It is times like this that I feel very much alone …
Who will put an end to this madness? Or is that what every generation asks itself before its eventual demise?
In times of protest in Iran, you hear the exuberant cries of rallies behind the protesters, offering them useless, albeit enthusiastic support. It doesn’t matter where you go offline or online: Monarchist rallies, sites with the nuttiest commentators ever, like iranian.com to dinner parties, almost everyone is ready to cheer on “the people”, declare their long distance, internet love “for the people”, send their virtual, hearts and prayers to the “people”. Yes, uselss perhaps, and quite irrelevant to what happens on the ground … but heart warming in a cheesy Hallmark-card sort of way.
For those living outside of Iran, this is perhaps a single moment of unity, where those virtual hearts and prayers allow us to feel a connection to “back home”, that allow us to cheat ourselves into believing that we too “have done our part”.
But in times like this, when Iran is hit by a new round of preposterous sanctions, that will work to cripple the work of millions of ordinary Iranians, those very “people” we were crying for … those same folks, if they find time to take a breather from their Nachos and Prime Time television, cheer on the warmongering of the West, as if IRI’s perfidy justifies the evil perpetuated by their most powerful counterparts in the Western hemisphere.
We can criticize the IRI for its absurd handling of the nuclear issue in light of Western aggression they KNEW was all too real and ready. But that does not in any way justify this aggression.
More peculiar still that this cheer leading is done in the name of “patriotism”.
I don’t believe in “patriotism” so outrageously today associated with support for governments; where allegiance to a country becomes at one with supporting the perfidies of the political establishment … Nor do I believe any land or its people have my unconditional devotion due to blood lines … I do believe in the power of nostalgia, and the power of memory to draw you to the familiar, to ignite in you passion and longing and love. But I would have felt the same had I been born in Portugal, Japan or Chile. That doesn’t prove the moral “superiority” of one geographical space to the other.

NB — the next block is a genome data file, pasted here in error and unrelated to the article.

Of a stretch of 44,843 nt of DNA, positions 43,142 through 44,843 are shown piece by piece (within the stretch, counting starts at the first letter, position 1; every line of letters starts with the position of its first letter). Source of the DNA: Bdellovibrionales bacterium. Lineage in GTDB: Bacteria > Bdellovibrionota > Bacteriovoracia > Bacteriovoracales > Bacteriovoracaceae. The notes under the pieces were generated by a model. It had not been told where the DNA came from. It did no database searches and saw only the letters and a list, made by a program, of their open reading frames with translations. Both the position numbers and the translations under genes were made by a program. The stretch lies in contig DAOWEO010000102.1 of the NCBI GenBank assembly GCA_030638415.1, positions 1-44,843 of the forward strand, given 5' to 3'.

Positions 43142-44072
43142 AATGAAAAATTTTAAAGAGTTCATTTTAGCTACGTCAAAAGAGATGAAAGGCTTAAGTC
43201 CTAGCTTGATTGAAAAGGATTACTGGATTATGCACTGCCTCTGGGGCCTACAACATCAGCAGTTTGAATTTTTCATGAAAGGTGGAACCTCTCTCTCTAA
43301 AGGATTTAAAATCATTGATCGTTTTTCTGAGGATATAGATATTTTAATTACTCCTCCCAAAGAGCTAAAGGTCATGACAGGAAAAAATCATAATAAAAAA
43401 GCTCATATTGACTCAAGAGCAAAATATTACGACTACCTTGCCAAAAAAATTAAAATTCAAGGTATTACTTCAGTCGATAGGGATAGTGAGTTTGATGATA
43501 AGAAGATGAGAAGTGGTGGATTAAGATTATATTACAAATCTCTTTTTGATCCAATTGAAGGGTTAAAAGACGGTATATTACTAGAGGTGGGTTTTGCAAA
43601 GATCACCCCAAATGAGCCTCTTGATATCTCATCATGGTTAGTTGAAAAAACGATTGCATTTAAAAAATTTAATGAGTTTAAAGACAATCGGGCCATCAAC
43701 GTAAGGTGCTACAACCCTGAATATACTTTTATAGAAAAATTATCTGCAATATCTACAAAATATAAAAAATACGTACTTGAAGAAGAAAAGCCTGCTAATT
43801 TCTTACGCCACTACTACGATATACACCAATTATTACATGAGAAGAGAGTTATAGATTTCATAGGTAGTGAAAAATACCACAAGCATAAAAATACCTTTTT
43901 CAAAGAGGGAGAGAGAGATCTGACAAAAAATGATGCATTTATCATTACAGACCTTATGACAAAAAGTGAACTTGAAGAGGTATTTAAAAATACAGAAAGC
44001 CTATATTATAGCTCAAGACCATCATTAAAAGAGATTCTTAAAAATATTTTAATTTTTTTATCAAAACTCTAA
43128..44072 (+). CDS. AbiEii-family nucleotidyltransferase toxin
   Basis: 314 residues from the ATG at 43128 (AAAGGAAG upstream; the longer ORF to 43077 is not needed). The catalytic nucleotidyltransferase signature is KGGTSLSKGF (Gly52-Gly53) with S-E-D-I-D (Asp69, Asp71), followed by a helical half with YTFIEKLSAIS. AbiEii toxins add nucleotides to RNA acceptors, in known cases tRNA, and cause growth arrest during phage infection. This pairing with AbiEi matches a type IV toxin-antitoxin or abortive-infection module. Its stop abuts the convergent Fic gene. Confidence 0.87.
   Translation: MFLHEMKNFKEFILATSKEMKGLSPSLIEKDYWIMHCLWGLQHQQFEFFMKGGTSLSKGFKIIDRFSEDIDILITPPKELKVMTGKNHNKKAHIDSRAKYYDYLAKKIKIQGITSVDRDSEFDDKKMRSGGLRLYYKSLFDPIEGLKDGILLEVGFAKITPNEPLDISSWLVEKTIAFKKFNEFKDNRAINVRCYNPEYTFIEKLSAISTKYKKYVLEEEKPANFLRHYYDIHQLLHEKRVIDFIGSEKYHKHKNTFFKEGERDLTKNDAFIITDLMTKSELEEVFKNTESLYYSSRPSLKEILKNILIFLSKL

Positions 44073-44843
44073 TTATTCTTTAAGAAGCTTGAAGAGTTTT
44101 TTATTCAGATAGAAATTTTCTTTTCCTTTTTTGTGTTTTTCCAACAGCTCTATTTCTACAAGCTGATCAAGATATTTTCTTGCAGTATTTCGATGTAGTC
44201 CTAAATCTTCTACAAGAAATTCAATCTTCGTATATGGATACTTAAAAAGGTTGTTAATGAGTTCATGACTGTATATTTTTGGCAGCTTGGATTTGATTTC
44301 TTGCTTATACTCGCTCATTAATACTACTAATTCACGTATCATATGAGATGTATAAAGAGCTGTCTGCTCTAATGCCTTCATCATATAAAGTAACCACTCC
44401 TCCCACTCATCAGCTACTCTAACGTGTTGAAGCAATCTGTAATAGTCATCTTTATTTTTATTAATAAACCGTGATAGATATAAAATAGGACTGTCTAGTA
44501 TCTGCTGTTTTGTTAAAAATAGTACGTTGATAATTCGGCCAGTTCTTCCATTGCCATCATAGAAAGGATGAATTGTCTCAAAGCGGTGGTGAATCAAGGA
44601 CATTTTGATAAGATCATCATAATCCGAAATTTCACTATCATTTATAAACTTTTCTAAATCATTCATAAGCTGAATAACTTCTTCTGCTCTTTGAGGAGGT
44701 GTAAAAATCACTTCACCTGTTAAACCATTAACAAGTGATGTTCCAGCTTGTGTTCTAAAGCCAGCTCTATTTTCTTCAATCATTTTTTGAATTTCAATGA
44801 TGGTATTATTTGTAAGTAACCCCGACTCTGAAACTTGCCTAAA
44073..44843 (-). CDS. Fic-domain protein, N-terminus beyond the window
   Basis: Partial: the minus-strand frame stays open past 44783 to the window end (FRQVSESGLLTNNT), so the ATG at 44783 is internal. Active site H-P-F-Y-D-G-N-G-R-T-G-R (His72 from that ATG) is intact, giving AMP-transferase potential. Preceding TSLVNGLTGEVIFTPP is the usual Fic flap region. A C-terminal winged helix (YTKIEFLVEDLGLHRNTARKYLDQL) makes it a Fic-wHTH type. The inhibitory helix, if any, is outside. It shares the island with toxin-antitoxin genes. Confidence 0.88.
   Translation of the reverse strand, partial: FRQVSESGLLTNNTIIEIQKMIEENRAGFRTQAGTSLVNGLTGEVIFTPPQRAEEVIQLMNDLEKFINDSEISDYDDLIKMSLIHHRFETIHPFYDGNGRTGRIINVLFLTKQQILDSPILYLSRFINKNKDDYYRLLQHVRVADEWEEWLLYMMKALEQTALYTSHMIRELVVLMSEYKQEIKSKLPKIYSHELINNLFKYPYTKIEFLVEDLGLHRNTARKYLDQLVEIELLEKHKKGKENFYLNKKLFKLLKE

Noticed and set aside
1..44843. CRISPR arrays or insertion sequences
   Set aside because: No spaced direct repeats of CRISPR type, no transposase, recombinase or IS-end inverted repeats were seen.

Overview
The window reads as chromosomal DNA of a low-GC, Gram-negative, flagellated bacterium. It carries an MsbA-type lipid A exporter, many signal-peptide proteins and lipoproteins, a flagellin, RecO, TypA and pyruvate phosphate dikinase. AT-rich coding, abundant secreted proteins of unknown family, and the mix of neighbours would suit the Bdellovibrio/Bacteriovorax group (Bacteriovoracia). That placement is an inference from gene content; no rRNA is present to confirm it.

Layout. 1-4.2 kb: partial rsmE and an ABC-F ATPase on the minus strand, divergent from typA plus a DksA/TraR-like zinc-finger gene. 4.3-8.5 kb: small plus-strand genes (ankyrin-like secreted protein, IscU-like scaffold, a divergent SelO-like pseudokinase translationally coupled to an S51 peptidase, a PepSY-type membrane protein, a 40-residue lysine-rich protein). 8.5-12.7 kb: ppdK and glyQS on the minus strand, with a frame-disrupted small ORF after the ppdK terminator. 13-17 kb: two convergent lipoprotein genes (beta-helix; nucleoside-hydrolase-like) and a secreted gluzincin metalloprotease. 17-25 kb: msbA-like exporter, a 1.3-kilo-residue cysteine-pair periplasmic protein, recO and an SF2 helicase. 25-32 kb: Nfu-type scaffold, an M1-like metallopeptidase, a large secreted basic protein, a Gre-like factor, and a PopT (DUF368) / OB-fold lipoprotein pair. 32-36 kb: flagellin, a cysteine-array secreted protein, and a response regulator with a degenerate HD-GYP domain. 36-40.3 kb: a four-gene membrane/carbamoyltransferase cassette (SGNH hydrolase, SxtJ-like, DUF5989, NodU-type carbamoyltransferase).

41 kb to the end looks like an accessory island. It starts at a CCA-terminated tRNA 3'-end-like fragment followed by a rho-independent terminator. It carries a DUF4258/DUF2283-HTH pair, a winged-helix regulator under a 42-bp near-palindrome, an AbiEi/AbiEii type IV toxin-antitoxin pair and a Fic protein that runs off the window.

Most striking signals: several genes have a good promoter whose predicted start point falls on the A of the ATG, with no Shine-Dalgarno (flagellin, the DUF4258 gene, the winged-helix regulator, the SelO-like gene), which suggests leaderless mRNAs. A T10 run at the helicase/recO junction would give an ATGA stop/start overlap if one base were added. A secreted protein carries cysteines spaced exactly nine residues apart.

But no matter how you choose to define patriotism, I don’t see how anyone living outside of Iran can bring themselves to support sanctions - when they themselves will be untouched by them. The moral high ground with which many expats cheer on perfidy and evil makes me vomit. Are they a majority? Are they an overtly active online minority?
At school I’d like to think the latter. Students who have just recently left their homeland to study abroad, rarely forget the hardships their families (and they themselves only a few short years ago) had to endure. When you are in school, speaking to students who understand and remember what it is like to walk the streets of Tehran and Isfahan and Ahvaz … the world doesn’t seem too lonely.
But then I visit a forum filled with self-described Iranian “patriots” cheering on this madness, or I attend a dinner party, and it comes back, all over again. I can’t bring myself to support abuse and brutality imposed on any people … Iranian or not … by any government … Iranian or otherwise. How can they support the continued brutalization of their own people, from both ends? It’s all for the “Greater good” they say. “Some day soon it will help the regime fall and it will all be worth it”.
Go to Iran to experience the greater good, and then we’ll talk you fucking, delusional scum bucket.
And for those of you still confused by the latest IAEA report, please refer to the venerable Seymour Hersh.